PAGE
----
This is necessary as millions of Pennsylvanians have serious doubts about the accuracy of the 2020 General Election. A January poll from Muhlenberg University showed that 40% of Pennsylvania voters are not confident that the results of the 2020 Election accurately reflected how Pennsylvanians voted. Discounting or mocking their concerns is neither an answer nor proper in this constitutional republic.
During debate on election reform a couple weeks ago, some of my colleagues regrettably dismissed these poll numbers as an inconvenient truth and went on to assert that the only reason there is distrust in our election process was because of the “conspiracy theories and lies” from those they disagree with politically. This sort of ad hominen attack does nothing to address the concerns of millions of voters.
The case for a forensic investigation of the 2020 general election is evident to any unbiased observer.
This was the first election in Pennsylvania with “mass” mail-in voting. In 2020, there were 2.7 million ballots cast by mail and absentee compared to about 263,000 absentee ballots cast in 2016. Many of these ballots were counted at offsite locations with little outside observation or oversight. Furthermore, mail ballots without signature verification were permitted to be counted across the Commonwealth. And, of course, all of this transpired in the midst of Covid-19 where uncertainty and fear impacted the conduct of the election.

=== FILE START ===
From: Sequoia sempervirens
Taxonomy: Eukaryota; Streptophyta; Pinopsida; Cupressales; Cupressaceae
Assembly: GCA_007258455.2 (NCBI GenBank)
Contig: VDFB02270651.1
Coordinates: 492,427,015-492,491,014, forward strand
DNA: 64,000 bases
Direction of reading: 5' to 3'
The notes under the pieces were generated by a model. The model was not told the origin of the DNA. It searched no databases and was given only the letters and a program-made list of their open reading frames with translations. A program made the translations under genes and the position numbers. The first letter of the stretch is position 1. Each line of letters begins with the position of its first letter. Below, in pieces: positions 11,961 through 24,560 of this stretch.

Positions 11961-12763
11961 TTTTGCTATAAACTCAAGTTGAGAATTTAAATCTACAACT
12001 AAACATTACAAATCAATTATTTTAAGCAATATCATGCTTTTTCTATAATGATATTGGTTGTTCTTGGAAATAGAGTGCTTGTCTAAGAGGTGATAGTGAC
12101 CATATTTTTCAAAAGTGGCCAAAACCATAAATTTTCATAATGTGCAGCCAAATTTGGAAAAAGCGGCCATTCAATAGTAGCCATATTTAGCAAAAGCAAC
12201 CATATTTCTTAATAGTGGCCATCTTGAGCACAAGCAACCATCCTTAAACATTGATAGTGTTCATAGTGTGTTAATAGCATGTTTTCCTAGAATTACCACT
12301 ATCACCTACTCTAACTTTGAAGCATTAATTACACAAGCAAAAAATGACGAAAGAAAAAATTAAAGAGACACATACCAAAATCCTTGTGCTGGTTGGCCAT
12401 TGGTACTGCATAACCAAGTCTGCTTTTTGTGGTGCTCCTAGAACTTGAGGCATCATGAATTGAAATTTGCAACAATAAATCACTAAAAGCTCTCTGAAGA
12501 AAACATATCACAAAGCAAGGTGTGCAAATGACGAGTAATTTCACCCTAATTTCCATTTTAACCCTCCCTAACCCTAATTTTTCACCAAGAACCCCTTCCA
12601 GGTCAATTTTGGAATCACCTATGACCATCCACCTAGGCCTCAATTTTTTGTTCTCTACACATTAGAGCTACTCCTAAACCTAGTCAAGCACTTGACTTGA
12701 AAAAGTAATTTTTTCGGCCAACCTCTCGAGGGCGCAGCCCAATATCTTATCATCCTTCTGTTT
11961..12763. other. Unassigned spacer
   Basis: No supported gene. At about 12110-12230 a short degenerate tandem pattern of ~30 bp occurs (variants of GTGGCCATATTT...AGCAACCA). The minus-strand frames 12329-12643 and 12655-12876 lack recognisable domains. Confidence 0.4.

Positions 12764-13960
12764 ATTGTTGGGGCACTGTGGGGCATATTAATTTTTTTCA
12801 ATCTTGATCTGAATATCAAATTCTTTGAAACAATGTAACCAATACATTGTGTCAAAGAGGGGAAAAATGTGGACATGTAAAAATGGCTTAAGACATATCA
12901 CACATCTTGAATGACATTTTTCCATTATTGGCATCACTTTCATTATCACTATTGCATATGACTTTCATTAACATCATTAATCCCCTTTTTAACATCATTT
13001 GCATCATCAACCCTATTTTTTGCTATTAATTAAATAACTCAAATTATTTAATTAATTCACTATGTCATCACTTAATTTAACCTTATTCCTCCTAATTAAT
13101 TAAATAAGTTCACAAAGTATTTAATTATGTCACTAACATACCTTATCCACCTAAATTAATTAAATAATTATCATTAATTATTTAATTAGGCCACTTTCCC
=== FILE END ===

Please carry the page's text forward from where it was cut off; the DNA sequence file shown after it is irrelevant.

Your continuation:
Additionally, in the weeks leading up to the election, the Department of State repeatedly altered the manner in which Pennsylvania’s election was conducted. Those who voted in person were held to a higher standard than those who mailed in their ballots. Signatures required for mail-in ballots were rendered meaningless as the PA Supreme Court ruled that ballots could not be rejected based on an analysis of the voter’s signature.
On September 17th, the PA Supreme Court ruled that counties had to count ballots received up to three days after Election Day. A week before the election, the Department of State told the U.S. Supreme Court that ballots received after 8 p.m. on November 3rd would be segregated. But the department changed the rules two days before the election and directed counties to canvass those ballots upon receipt. The U.S. Supreme Court had to step in and order the counties to segregate the ballots.
Just hours before the polls opened on November 3, the department changed the rules again by providing late guidance on how to help voters whose mail-in or absentee ballots were incorrectly completed. The “guidance” resulted in inconsistent application across the Commonwealth. Some counties contacted voters as directed while others did not. There was no basis for that guidance in current or case law.
It would defy logic to assume that an election with the kinds of drastic changes we saw in 2020 was run perfectly with zero errors or fraud.
Governor Wolf and the Secretary of State refused to conduct any type of thorough investigation despite the concerns of millions of our citizens in the aftermath of the election and hundreds of affidavits alleging firsthand fraud, irregularities, and illegal behavior witnessed at polling places. (read more)